It’s been a dialogue from film to film, thinking about coming of age stories set in the suburbs. This time I wanted to have more contemporary anchorage and set the movie in the present because the two previous ones were more intemporal. I wanted to go further in each direction: further in fiction with this big, Romanesque journey, further in the portrayal of the social pressure around women who are struggling with finding their identity. It was basically to be more radical everywhere–more radical in fiction, more radical in the entertainment and the mise-en-scene. There’s also a departure in the fact that even though it’s driven by one character, I wanted to talk about the group and to really unfold what friendship is between women and how it actually enables you to find your voice.

The coming-of-age drama clearly appeals to you. What about this genre entices you?


It’s a genre where everything is: You can have a love story, you can have a friendship story, you can have this body transformation that evokes the fantastic cinema. It’s a place for really strong feelings because you’re doing everything for the first time, so everything is an event. It’s really rich–you can explore so many things. Also, it’s a way to show new faces, new actors. You create your world when you make coming of age stories–you invent actors and you can connect with the audience who likes to go back and dip into these strong emotions everyone went through.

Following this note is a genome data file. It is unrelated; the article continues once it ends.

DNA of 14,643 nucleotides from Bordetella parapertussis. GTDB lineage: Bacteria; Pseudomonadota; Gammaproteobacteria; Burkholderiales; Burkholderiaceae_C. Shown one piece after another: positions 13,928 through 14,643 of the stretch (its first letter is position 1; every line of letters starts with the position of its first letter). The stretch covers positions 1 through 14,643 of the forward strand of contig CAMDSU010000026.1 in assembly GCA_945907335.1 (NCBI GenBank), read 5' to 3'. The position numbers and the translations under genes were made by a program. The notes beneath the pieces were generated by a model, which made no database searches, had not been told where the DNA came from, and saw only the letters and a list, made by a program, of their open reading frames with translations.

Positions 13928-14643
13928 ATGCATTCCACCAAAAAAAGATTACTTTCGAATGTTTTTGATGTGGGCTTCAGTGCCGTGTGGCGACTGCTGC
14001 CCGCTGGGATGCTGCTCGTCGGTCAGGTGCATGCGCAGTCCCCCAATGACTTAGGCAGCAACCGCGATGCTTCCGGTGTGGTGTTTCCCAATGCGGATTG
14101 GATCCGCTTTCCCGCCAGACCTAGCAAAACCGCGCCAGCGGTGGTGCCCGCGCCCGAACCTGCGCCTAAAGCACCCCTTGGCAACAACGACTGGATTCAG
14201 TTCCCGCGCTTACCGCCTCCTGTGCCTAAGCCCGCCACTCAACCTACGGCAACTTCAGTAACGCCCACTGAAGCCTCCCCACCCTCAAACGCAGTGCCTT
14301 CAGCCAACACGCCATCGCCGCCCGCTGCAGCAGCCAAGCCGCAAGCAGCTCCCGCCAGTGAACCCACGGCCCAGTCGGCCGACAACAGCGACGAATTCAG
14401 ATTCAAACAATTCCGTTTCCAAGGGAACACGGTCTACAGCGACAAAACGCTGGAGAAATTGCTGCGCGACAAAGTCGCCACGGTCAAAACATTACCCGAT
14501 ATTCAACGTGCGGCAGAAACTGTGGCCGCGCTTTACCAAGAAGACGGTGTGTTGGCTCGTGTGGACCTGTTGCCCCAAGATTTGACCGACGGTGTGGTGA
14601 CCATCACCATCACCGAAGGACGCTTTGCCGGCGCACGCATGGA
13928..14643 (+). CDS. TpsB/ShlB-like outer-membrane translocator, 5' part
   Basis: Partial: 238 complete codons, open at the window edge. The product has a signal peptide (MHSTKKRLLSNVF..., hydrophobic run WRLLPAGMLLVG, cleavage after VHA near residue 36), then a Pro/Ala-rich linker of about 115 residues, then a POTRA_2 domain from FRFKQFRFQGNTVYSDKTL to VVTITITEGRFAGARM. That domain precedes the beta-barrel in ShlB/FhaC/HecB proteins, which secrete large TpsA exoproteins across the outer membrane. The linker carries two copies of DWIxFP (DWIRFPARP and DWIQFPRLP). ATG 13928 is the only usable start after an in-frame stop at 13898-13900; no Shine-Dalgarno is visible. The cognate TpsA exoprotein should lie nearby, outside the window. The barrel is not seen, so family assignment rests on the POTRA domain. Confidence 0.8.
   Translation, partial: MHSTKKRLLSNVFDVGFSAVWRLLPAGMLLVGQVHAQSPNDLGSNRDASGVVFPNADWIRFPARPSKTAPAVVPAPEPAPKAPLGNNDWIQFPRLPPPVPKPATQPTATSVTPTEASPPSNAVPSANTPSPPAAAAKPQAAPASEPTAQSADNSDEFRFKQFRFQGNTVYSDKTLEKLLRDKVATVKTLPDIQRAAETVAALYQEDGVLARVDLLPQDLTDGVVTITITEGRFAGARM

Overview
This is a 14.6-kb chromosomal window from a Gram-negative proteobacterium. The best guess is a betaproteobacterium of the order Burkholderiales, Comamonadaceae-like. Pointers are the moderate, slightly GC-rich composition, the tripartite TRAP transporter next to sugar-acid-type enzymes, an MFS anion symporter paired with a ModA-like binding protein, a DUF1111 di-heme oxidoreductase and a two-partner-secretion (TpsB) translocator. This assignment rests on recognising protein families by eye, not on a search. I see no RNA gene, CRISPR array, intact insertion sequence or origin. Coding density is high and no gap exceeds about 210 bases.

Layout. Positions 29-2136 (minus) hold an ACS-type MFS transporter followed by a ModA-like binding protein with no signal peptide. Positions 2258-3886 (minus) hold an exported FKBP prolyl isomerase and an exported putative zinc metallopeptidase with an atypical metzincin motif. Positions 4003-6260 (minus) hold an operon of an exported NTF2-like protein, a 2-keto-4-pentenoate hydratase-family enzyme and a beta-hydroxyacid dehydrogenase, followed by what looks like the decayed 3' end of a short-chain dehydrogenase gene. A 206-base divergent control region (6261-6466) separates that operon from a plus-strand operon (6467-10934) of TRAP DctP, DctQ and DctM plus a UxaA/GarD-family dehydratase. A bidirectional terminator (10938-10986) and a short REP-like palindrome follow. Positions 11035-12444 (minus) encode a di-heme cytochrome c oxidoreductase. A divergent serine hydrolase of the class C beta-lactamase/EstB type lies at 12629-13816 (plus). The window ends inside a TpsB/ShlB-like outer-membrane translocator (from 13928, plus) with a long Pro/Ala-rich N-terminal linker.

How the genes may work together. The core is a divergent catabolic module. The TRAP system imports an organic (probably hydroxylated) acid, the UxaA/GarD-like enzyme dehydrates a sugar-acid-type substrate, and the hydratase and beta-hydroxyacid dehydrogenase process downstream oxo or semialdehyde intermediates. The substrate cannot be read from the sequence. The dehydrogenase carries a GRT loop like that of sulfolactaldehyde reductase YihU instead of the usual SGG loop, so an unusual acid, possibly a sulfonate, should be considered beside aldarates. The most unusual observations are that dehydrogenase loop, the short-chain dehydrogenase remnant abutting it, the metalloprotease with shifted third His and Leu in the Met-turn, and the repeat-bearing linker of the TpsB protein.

There’s an intense level of honesty in your films: How do you stay true to characters who are inherently complex?

There are many different ways to make it honest. In the process of writing I’m trying to be honest with what I want to say and to craft a story with the most contrast. A film has to think something. It’s not about how you build a strong narrative. You have the vision of what you want to write: of course you want to make it appealing–you want it to find the right rhythm, but also there has to be something you think. I don’t see a lot of people saying that! You have to think about how the story was told before you. And it’s mostly the relationship you build with your cast.

On the subject on your cast, you’re known for working with brand-new, inexperienced actors: How do you pull out such powerful performances from them as a director?